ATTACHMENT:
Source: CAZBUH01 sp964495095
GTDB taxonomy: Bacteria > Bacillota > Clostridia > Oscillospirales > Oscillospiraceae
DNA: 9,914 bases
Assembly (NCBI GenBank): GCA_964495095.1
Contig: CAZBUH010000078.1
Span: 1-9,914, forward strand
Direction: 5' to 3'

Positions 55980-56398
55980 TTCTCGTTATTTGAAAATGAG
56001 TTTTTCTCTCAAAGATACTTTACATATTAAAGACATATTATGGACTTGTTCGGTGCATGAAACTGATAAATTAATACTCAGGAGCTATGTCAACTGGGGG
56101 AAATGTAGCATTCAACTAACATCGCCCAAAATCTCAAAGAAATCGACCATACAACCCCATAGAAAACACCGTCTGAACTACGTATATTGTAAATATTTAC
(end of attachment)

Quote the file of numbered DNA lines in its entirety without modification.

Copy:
Source: CAZBUH01 sp964495095
GTDB taxonomy: Bacteria > Bacillota > Clostridia > Oscillospirales > Oscillospiraceae
DNA: 9,914 bases
Assembly (NCBI GenBank): GCA_964495095.1
Contig: CAZBUH010000078.1
Span: 1-9,914, forward strand
Direction: 5' to 3'

Positions 55980-56398
55980 TTCTCGTTATTTGAAAATGAG
56001 TTTTTCTCTCAAAGATACTTTACATATTAAAGACATATTATGGACTTGTTCGGTGCATGAAACTGATAAATTAATACTCAGGAGCTATGTCAACTGGGGG
56101 AAATGTAGCATTCAACTAACATCGCCCAAAATCTCAAAGAAATCGACCATACAACCCCATAGAAAACACCGTCTGAACTACGTATATTGTAAATATTTAC